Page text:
396 Shineman Center
DIRECTOR: Craig Graci
Anthropology, Computer Science, Linguistics, Philosophy, Psychology
Cognitive Science is an interdisciplinary study of the mind which features exciting ideas associated with models of computation, mechanisms of evolution, and work in the fields of language and vision. By studying Cognitive Science at Oswego you will acquire a distinctive education which is at once steeped in intellectual tradition and informed by the most recent advances in technology.
While cognitive science has deep roots in long standing philosophical traditions, the modern origins of the field, per se, can be traced to synergies which emerged between the fields of psychology and artificial intelligence in the 1950’s. Revolutionary work in the field of structural linguistics and dramatic advances in research on vision throughout the 1950’s and 1960’s helped to propel “the mind’s new science” into the limelight of intellectual pursuit. The 1960’s, 1970’s, and 1980’s saw the biological ideas associated with genetic algorithms and neural networks developed into powerful discipline shaping forces. More recently, cultural anthropologists, cognitive musicologists, and many others are playing ever more substantial roles in helping to advance our understanding of the mysteries of the mind. Last but not least, the field of philosophy has, throughout the development of cognitive science, vigilantly examined and reexamined issues pertaining to metaphysics and the nature of knowledge in light of accruing insights.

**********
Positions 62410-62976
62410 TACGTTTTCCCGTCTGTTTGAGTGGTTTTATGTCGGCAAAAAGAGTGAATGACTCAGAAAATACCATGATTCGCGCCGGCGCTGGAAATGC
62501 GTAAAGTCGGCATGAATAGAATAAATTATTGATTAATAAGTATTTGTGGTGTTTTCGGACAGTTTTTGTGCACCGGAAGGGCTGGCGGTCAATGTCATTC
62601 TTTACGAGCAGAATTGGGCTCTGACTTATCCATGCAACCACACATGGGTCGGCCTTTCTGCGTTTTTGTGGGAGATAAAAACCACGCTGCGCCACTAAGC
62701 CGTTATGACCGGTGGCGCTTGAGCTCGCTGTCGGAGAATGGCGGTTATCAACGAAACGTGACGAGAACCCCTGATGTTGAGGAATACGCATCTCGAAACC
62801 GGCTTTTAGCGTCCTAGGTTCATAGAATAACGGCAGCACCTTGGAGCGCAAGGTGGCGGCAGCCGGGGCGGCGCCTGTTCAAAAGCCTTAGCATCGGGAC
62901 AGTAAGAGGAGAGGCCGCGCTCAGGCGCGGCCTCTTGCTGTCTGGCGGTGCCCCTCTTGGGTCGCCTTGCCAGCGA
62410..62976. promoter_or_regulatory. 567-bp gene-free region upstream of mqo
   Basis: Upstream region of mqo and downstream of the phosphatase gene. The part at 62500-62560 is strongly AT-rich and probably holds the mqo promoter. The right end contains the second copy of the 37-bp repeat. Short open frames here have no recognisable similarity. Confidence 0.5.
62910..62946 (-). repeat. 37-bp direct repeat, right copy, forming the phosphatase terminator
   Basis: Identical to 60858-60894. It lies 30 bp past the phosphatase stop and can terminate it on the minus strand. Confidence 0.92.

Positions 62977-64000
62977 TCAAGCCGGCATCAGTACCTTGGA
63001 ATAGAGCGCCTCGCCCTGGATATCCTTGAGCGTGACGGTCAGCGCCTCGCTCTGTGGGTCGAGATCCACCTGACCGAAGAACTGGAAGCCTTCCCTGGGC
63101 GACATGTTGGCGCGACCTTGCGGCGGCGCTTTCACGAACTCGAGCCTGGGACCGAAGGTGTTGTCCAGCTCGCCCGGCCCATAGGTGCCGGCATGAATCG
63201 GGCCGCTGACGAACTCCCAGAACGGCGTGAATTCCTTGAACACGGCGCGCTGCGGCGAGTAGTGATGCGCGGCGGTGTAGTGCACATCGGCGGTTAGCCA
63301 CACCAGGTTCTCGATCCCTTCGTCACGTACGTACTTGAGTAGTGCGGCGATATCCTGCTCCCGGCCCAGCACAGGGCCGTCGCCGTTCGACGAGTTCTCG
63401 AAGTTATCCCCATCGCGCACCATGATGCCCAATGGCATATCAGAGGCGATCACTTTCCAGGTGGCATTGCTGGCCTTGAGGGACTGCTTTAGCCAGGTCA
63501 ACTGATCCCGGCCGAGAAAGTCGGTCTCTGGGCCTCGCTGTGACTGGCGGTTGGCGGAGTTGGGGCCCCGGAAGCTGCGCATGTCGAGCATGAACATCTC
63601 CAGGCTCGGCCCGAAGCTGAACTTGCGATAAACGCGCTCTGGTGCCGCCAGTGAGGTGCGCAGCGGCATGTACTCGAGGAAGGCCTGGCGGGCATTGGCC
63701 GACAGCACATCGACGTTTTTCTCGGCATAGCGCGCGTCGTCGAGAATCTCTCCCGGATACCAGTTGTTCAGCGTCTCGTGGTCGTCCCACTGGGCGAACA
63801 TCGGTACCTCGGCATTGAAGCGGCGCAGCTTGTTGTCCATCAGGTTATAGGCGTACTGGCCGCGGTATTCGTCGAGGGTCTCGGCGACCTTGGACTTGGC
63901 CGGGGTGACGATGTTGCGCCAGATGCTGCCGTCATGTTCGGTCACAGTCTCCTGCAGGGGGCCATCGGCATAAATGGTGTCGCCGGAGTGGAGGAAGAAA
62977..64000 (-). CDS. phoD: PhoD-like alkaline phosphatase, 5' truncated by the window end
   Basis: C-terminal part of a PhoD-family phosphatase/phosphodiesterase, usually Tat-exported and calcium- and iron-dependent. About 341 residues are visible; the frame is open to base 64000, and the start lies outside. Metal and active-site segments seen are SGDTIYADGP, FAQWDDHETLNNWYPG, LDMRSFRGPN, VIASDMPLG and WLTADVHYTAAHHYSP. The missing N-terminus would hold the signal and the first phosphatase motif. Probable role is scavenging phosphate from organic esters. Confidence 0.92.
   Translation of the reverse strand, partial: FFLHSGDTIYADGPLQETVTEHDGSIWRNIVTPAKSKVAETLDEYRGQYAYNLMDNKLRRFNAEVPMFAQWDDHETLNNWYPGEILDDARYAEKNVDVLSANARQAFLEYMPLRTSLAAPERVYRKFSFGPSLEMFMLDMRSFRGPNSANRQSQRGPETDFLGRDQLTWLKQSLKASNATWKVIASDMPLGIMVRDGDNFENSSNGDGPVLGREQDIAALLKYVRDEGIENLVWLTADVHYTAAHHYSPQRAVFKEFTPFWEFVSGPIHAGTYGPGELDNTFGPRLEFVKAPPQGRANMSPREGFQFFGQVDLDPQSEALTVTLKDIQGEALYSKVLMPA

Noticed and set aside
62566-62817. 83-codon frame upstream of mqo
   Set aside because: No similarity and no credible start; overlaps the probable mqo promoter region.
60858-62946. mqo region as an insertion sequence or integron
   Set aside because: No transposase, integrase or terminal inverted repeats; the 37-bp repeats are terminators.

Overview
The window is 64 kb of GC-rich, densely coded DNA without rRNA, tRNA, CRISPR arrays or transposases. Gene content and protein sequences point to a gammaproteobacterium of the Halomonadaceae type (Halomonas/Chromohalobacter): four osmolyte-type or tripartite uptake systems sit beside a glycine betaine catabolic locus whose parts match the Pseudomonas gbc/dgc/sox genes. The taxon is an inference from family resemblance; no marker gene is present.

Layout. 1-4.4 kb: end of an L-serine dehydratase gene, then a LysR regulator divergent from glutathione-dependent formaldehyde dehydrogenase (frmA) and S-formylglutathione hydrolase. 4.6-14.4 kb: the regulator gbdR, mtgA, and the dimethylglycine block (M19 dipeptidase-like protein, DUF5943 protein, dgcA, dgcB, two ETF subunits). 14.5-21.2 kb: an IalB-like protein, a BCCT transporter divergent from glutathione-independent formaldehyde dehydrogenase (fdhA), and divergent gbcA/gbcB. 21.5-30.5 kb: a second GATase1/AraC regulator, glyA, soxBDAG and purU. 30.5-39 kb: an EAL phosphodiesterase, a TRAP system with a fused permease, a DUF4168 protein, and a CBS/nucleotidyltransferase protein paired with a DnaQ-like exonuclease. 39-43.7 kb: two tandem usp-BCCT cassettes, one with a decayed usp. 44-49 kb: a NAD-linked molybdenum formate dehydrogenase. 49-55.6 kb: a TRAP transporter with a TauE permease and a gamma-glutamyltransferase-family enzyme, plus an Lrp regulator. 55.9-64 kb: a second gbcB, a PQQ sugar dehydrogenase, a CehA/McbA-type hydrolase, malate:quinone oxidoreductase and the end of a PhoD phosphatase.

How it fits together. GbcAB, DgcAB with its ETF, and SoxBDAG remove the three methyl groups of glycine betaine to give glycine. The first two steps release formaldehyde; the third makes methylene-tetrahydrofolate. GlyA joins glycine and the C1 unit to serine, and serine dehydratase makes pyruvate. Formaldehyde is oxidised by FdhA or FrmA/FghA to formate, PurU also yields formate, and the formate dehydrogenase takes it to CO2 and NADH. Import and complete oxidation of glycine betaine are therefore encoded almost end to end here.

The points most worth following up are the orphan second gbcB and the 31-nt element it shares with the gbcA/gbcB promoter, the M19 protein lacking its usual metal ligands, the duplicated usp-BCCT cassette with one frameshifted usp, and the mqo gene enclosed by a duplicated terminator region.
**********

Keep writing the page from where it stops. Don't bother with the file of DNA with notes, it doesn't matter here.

As this short historical account suggests, a large coalition of vibrant disciplines are successfully bringing their own special methodological approaches and epistemological perspective to bear on the study of a wide range of important questions about mental phenomena. It is the region of convergence of these several disciplines on questions pertaining to cognition which is the realm of cognitive science.
Oswego offers majors leading to the Baccalaureate of Arts and the Baccalaureate of Science degrees in Cognitive Science, as well as a Cognitive Science Minor. Both the BA and the BS degree provide a sound grounding in the field of cognitive science through courses in which students explore cognitive concepts, methods of inquiry, and classic intellectual issues. Moreover, both degrees feature a nine credit hour “learning agreement” which provides an opportunity for the student to explore some particular aspect of the field in depth, to develop an interest into a wealth of focused knowledge. The BS degree is a strict extension of the BA degree consisting of additional course work in artificial intelligence and psychology. The minor provides a broad introduction to the field and can easily be tailored to nicely complement virtually any major.
With its dual emphasis on conceptual understanding and skill acquisition, and with its dual focus on intellectual tradition and advanced technology, the study of Cognitive Science at Oswego will position you well to either pursue graduate studies or for employment opportunities.